How was this reform accomplished? By voluntary action and rational argument. People were not forced to give up their horses, nor were they forced to use cars. They didn’t have to be forced because they understood that the new way was better. People wanted to make the change and happily participated, rather than working against it (like Safeway continues to use all the plastic bags they can).
Not everyone changed right away. Early cars were expensive and had some other downsides, but over time cars became clearly superior. And some people had special circumstances that made a horse better for them personally (even today some people still have horses, and that’s fine). So each person switched to a car if and when it made sense for him. Forcing someone to buy a car that isn’t right for him, or not letting someone buy a car when he decides it’s best, would both hurt people.
Even when a reform is a good idea, such as switching from horses to cars, it still has to be approached in the right way or it could hurt people. People should only switch when they are persuaded – when they think switching is best for themselves. Reforms should proceed by voluntary methods and people should make changes when their rational judgment says to.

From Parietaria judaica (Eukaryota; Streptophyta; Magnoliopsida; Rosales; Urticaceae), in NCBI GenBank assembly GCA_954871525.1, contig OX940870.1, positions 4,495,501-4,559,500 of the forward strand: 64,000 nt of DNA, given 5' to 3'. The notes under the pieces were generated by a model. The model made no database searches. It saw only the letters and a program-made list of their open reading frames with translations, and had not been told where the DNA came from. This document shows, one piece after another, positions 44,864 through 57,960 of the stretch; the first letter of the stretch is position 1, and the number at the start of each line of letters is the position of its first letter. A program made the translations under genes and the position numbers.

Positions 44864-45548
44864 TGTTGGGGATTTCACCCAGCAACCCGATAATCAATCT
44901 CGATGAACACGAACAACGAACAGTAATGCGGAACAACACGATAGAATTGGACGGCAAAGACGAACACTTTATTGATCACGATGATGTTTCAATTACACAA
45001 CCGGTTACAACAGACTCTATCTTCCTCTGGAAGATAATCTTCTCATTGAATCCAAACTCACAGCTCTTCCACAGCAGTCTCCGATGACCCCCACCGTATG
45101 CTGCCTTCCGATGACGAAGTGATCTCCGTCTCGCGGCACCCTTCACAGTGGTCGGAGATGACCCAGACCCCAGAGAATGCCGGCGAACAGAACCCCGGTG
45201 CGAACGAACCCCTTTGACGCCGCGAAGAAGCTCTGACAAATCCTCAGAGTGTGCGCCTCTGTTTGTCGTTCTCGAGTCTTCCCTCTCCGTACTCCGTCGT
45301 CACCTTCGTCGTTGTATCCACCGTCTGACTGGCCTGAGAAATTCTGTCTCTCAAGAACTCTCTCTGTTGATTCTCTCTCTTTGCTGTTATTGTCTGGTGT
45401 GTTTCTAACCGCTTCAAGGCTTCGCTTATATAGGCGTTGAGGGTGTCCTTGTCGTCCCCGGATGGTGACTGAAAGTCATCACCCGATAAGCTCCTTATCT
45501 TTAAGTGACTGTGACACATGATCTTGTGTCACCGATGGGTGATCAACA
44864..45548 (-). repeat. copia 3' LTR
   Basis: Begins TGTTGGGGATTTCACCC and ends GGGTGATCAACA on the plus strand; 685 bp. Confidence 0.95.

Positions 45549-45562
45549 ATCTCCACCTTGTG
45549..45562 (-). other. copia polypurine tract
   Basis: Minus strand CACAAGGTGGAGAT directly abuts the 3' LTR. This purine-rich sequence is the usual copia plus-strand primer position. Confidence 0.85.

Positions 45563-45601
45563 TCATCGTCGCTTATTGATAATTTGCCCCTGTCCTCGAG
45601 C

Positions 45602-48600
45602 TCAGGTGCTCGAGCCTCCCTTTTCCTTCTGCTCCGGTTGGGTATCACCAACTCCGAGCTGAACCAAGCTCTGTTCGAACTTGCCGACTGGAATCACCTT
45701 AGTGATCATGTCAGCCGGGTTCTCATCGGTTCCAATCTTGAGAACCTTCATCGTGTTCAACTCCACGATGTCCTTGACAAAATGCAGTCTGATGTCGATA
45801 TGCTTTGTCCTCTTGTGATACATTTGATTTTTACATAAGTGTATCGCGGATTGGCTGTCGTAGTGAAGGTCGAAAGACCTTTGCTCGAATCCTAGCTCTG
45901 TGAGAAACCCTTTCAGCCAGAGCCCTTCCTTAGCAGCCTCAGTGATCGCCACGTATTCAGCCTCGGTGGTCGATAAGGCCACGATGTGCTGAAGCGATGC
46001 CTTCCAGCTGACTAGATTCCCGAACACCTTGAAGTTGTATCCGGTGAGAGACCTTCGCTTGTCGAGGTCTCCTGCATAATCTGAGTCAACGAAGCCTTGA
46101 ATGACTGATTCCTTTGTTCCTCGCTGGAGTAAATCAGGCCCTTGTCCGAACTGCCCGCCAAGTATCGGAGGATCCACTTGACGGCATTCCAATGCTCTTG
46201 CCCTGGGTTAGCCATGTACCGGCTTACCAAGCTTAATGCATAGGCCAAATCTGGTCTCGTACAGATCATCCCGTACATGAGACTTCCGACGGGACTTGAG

Changes in bag use should be approached more like cars and transportation were.
This is not a new idea. People who want to be thinkers and reformers should know better. They should take responsibility for learning how to reform correctly before trying to do it. The philosophers Edmund Burke and William Godwin explained reform around 1790, for example Godwin wrote: